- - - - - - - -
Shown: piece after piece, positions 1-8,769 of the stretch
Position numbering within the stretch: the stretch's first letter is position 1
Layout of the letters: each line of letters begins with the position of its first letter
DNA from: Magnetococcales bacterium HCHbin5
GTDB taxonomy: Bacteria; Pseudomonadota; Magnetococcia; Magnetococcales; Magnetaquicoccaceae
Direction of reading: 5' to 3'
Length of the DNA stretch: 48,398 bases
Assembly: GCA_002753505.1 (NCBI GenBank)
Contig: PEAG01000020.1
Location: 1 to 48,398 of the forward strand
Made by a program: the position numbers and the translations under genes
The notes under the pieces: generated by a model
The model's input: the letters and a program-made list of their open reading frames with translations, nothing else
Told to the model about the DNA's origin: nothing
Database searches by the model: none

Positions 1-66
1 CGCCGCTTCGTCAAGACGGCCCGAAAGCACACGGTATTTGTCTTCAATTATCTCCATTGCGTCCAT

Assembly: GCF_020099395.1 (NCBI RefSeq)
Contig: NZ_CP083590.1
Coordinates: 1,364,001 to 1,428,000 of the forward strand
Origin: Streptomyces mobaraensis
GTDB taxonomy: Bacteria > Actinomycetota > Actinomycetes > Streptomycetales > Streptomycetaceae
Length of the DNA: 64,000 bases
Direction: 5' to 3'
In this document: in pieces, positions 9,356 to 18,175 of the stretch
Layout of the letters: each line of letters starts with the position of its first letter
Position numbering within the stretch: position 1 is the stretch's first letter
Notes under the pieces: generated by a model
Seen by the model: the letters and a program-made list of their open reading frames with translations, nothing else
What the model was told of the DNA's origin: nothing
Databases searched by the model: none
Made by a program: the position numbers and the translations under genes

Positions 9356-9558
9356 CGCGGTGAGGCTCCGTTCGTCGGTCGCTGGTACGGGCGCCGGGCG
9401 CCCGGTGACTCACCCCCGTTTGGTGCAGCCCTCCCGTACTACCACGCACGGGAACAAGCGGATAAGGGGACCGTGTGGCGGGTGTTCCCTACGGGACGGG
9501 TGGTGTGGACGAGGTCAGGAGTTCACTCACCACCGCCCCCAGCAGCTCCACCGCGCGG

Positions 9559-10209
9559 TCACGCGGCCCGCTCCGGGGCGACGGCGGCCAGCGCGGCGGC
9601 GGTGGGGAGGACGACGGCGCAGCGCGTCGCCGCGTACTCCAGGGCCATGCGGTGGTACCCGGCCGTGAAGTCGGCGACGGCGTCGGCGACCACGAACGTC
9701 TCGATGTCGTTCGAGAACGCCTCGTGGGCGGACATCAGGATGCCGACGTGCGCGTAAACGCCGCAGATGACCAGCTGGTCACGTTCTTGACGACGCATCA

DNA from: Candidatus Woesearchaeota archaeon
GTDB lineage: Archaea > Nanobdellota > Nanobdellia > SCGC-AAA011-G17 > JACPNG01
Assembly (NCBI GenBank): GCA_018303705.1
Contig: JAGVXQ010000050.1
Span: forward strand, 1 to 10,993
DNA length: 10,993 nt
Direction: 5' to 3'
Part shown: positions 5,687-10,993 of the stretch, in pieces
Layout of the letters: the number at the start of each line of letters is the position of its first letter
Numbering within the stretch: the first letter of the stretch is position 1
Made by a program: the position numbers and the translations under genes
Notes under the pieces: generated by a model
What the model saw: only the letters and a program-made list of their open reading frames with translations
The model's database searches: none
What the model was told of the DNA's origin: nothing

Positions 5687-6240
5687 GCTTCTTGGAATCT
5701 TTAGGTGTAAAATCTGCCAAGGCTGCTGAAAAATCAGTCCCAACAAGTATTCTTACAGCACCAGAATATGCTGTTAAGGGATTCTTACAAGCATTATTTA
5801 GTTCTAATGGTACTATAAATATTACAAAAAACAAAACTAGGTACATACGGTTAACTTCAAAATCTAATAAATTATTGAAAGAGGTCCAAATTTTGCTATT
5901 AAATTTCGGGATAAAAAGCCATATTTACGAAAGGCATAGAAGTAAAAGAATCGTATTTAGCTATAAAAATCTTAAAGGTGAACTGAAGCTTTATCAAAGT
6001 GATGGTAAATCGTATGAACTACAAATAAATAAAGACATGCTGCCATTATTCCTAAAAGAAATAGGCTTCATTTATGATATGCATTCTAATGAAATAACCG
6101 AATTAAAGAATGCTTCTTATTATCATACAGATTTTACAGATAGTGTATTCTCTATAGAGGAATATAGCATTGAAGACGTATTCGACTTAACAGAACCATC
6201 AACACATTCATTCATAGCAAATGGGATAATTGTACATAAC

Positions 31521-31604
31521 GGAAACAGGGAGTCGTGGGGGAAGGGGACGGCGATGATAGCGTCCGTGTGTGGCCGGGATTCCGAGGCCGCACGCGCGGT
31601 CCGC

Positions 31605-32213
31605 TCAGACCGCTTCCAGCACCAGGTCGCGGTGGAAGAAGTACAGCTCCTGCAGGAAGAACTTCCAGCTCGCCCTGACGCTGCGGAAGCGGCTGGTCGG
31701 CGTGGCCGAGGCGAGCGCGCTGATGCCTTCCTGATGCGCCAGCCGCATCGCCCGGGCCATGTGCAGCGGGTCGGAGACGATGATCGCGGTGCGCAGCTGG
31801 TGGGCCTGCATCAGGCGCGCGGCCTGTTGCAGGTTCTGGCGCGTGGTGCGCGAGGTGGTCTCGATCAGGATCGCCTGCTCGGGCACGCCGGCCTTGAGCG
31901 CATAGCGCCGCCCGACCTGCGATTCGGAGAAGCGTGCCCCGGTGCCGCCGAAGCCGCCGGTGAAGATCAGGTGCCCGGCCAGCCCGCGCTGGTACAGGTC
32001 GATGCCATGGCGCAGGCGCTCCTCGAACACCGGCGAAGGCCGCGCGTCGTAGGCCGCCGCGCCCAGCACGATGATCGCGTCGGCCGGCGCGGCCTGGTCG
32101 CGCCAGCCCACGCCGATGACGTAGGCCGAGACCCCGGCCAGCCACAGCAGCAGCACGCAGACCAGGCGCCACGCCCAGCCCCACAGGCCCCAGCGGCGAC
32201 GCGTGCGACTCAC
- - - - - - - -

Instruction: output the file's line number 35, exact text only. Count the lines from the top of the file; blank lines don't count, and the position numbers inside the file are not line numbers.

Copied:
9401 CCCGGTGACTCACCCCCGTTTGGTGCAGCCCTCCCGTACTACCACGCACGGGAACAAGCGGATAAGGGGACCGTGTGGCGGGTGTTCCCTACGGGACGGG